Maybe I shouldn't blog after a long week at work =)

Why didn't they have this while I was in college?

Students at Franklin W. Olin College in Ohio can get information on the status of their laundry, find out which machines are available, and get notifications when their laundry is done. Very cool. Would have saved me a lot of long trips down to the laundry room =)


Fresh ideas and fresh perspectives

This might very well be my number one insight into innovation: new innovation comes from new perspectives. Period. I'm always impressed at the insight new people bring to the table, even if they know nothing about the domain/processes/etc. Some people argue that people are changing jobs too fast these days - I argue we aren't changing fast enough! If innovation is the "in thing," and we need to increase the velocity of innovation, why wouldn't we rotate people in and out of jobs?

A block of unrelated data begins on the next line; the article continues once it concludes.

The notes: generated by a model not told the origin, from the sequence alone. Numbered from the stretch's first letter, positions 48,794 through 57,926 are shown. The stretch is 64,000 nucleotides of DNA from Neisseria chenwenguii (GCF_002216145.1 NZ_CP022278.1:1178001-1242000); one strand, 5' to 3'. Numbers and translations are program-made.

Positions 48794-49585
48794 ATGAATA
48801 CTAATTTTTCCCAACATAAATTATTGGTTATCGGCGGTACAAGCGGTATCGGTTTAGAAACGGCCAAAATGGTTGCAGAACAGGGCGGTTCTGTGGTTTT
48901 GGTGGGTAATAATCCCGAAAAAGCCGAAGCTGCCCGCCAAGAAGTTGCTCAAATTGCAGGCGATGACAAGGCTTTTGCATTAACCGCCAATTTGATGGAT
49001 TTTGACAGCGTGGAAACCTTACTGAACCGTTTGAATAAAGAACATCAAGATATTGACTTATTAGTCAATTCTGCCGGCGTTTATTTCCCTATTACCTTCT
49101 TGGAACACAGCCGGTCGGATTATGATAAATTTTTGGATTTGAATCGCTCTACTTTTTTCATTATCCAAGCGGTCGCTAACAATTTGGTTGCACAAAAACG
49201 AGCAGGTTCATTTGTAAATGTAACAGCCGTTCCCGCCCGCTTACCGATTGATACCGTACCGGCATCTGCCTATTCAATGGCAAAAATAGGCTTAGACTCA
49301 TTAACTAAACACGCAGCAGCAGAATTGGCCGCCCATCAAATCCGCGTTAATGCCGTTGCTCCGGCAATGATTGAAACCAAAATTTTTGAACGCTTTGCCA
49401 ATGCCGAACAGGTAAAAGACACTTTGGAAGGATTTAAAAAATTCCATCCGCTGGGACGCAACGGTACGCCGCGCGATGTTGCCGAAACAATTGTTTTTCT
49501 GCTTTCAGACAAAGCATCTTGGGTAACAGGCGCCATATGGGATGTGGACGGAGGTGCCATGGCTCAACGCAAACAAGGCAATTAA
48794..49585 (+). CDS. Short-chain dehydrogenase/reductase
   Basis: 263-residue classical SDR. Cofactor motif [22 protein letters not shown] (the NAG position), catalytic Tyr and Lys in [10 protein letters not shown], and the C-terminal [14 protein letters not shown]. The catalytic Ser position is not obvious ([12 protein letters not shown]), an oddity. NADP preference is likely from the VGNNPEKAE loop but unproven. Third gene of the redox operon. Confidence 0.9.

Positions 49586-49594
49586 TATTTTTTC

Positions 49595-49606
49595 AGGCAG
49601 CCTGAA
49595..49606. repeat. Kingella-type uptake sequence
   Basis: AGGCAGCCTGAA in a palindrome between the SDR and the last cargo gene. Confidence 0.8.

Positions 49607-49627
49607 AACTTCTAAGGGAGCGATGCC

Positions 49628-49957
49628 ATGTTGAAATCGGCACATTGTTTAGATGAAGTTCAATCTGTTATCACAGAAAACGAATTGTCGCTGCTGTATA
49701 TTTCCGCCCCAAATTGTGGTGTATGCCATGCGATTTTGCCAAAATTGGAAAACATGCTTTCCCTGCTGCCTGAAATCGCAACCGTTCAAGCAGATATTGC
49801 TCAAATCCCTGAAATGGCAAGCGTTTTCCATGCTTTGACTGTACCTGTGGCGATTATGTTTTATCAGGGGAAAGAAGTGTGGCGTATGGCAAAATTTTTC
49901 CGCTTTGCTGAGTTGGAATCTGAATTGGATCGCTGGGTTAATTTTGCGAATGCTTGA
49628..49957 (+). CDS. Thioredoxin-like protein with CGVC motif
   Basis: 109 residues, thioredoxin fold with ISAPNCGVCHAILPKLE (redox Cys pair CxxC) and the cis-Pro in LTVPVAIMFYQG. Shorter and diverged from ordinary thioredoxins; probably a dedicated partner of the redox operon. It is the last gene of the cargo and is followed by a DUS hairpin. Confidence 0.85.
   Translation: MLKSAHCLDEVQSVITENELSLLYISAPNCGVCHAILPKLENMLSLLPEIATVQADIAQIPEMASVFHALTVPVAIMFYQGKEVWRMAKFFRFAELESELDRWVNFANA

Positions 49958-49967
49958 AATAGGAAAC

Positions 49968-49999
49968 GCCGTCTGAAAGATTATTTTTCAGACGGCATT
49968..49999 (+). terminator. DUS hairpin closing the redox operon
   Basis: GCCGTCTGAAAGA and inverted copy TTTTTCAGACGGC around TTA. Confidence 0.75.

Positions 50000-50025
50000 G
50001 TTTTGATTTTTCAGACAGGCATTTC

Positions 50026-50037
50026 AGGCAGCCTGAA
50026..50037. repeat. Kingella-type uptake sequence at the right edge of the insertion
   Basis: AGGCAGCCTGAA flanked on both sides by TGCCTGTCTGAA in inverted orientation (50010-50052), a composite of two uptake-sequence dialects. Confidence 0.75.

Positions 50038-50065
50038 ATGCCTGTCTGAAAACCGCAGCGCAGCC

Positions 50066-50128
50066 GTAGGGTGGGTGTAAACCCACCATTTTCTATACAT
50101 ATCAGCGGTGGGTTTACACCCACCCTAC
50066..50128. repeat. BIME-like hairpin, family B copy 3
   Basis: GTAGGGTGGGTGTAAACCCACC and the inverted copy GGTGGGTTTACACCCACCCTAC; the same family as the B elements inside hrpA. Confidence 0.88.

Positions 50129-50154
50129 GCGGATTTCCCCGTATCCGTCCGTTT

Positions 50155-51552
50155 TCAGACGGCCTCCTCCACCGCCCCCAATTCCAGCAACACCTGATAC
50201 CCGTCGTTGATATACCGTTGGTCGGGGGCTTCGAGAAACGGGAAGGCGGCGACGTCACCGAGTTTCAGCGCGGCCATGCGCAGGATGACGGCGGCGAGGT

I submit that in order to keep pace with the rest of the globe, American companies are going to have to figure out how to manage cross-company talent pools. To me, you get all the benefits of internal resources (intellectual capital) and all the benefits of external resources (fresh perspective) without the risk (a company is simply exchanging resources with another company).

Diversity vs. Chemistry

Ok, this is an area of interest and consternation for me. The term "diversity" has been thrown around for at least the last 15 years in the business world. Yet I still see two trains of common thought around diversity that I would have expected to evolve beyond superficialness (is that a word?) by now:

  1. Diversity is measured solely by gender, ethnicity, and country of origin

  2. Any diverse group is better than a non-diverse group